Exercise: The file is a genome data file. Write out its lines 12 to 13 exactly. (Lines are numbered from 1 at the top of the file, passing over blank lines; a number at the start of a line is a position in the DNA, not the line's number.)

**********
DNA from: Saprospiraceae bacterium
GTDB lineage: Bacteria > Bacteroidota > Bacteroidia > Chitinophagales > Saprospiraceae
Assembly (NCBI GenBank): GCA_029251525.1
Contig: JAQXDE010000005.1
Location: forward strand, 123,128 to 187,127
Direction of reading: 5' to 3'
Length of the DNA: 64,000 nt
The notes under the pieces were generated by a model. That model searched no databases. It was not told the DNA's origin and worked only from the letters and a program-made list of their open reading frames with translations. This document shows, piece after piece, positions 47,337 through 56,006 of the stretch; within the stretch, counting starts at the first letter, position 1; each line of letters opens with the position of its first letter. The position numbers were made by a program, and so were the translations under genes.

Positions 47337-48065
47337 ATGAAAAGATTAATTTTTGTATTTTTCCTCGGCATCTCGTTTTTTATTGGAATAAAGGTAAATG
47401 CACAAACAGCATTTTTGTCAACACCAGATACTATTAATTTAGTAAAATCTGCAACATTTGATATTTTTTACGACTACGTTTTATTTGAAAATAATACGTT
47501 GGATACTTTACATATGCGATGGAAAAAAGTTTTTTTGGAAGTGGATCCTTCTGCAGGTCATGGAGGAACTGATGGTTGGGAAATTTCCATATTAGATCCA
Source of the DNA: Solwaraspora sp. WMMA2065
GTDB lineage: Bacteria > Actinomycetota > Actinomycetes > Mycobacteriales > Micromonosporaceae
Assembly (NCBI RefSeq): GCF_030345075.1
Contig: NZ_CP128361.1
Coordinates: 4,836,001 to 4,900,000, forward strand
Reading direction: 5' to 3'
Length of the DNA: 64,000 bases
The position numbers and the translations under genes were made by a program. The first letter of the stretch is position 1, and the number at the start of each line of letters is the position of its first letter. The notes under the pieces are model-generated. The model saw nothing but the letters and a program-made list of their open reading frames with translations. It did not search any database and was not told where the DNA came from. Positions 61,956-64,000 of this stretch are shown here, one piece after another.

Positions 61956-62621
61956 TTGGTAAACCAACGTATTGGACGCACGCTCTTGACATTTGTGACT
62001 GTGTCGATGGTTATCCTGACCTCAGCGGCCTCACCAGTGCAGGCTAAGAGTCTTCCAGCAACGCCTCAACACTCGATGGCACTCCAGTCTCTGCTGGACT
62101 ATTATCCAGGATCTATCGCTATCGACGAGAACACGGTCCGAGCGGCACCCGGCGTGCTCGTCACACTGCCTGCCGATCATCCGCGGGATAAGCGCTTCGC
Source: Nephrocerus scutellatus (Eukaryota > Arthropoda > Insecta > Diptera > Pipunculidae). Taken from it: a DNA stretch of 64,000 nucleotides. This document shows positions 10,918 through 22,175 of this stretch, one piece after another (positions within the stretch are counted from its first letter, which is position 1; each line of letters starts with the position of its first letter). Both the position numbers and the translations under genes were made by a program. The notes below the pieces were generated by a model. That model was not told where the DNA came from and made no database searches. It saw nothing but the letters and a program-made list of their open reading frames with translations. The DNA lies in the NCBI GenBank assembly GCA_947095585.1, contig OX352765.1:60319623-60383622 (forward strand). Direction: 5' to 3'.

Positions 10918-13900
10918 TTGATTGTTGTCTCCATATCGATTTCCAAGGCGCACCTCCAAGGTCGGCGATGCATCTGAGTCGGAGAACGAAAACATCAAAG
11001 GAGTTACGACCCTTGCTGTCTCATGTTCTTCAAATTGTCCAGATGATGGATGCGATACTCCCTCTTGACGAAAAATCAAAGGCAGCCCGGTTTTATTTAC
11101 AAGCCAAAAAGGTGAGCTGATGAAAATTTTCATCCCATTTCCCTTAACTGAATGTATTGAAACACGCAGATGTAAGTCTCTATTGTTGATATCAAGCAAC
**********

47501 GGATACTTTACATATGCGATGGAAAAAAGTTTTTTTGGAAGTGGATCCTTCTGCAGGTCATGGAGGAACTGATGGTTGGGAAATTTCCATATTAGATCCA
Source of the DNA: Solwaraspora sp. WMMA2065